1990s nostalgia is definitely having A Moment. Slip dresses, button-front skirts, crop tops, and overalls are back in stores; there are two new documentaries about Nirvana; and, perhaps most telling, Kim Kardashian is using '90s filters on all her Instagram pics. But it's not just fashion, music, and photography that are making people miss the good(ish) old days. Many '90s kids area now parents themselves, and they're missing the relative simplicity of parenting in a decade when the internet was mostly just unreadable flashing colored text that said "You've got mail!" So how does parenting in the '90s compare to today? Things have definitely changed a lot, some for the better and some…well, you'll see.
1. Cell Phones Weren't a Must
Sure, cell phones existed in the '90s, but they weren't as common or as "smart" as they are today. You definitely wouldn't have even considered buying one for a child. Instead, the kids who were really rich (or drug dealers) had pagers proudly clipped to their belts, as if they were surgeons on call. Now, modern moms are tethered to their phones - and they don't know how their moms ever parented without them. How did anyone create a carpool Signup Genius, geo-locate their kid, or email in missing permission slips? They didn't, that's how.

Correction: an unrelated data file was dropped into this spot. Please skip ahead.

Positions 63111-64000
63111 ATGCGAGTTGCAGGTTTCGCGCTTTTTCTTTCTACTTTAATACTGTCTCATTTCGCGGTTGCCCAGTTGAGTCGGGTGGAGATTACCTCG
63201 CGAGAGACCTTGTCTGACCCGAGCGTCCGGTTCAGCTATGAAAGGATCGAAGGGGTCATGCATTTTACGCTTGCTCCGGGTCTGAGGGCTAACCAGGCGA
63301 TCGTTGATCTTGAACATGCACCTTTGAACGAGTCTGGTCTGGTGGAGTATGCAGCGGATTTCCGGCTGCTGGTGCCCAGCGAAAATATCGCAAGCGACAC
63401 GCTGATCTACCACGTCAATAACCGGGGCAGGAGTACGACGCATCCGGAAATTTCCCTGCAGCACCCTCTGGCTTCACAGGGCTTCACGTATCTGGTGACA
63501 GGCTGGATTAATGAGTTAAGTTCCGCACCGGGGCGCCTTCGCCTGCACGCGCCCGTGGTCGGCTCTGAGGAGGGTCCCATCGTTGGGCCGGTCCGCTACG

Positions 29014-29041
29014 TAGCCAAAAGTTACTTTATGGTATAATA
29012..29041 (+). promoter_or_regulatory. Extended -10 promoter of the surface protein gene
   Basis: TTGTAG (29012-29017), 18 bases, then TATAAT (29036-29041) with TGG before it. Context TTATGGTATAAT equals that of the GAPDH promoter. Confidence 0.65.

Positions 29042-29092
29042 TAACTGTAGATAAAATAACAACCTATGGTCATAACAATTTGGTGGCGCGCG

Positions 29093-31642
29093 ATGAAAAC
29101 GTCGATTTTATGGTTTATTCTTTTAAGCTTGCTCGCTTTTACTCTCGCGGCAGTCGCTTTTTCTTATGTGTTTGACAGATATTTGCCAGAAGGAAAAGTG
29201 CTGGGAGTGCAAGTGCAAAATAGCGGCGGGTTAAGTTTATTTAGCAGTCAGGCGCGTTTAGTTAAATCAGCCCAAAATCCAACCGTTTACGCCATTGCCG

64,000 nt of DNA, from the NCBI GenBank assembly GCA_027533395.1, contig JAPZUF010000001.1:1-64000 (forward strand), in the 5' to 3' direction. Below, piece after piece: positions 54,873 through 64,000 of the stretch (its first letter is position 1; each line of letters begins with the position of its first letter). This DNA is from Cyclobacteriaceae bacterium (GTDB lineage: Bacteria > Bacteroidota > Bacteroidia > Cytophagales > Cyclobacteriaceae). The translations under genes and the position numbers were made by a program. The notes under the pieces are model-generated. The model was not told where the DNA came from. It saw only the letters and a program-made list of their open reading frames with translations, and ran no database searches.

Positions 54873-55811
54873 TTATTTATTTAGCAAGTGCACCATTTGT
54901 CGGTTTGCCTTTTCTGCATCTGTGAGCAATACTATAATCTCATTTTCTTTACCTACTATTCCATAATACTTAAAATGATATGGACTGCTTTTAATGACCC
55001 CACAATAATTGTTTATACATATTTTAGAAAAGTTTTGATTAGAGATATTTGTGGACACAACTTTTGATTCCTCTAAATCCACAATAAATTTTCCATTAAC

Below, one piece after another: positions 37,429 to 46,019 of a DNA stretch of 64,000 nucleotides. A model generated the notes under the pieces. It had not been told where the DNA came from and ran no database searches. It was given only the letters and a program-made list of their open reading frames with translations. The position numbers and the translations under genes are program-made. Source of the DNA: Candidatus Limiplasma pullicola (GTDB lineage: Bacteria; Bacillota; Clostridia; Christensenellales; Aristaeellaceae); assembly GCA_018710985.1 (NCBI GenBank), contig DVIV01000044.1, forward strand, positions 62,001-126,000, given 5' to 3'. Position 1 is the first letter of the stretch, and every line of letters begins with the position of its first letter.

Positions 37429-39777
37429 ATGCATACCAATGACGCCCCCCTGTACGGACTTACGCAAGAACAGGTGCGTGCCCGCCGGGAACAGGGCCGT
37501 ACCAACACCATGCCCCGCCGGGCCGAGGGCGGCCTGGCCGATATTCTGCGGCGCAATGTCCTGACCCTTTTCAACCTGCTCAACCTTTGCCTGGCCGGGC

2. Movie Night Took a Little More Work
Movie night was just as big a deal to kids in the '90s as it is to kids today, but the '90s parent had a whole extra layer of work involved. There was no scrolling through 10,000 movie options on Netflix. Rather, '90s kids will remember spending countless hours roaming the video store looking for the one cool movie that wasn't already rented. And the worst part was getting socked with a fine if you didn't take the time to rewind the damn VHS tape when you were done.
3. The Electronic Babysitter Was a Lot Less Capable
Thanks to TiVo, Netflix, Hulu, Google, and other on-demand services, a tired mom can bring up her kid's favorite show with just a few swipes and then go lay down to take a nap knowing her kid will be looking at something that legitimately entertains them - appropriately. Back in the '90s, kids mostly had to deal with whatever show was on TV and then fight with their siblings over what channel to watch, and there was way too much risk they'd end up watching Singled Out on MTV.
4. The Grunge Trend Was a Real Money Saver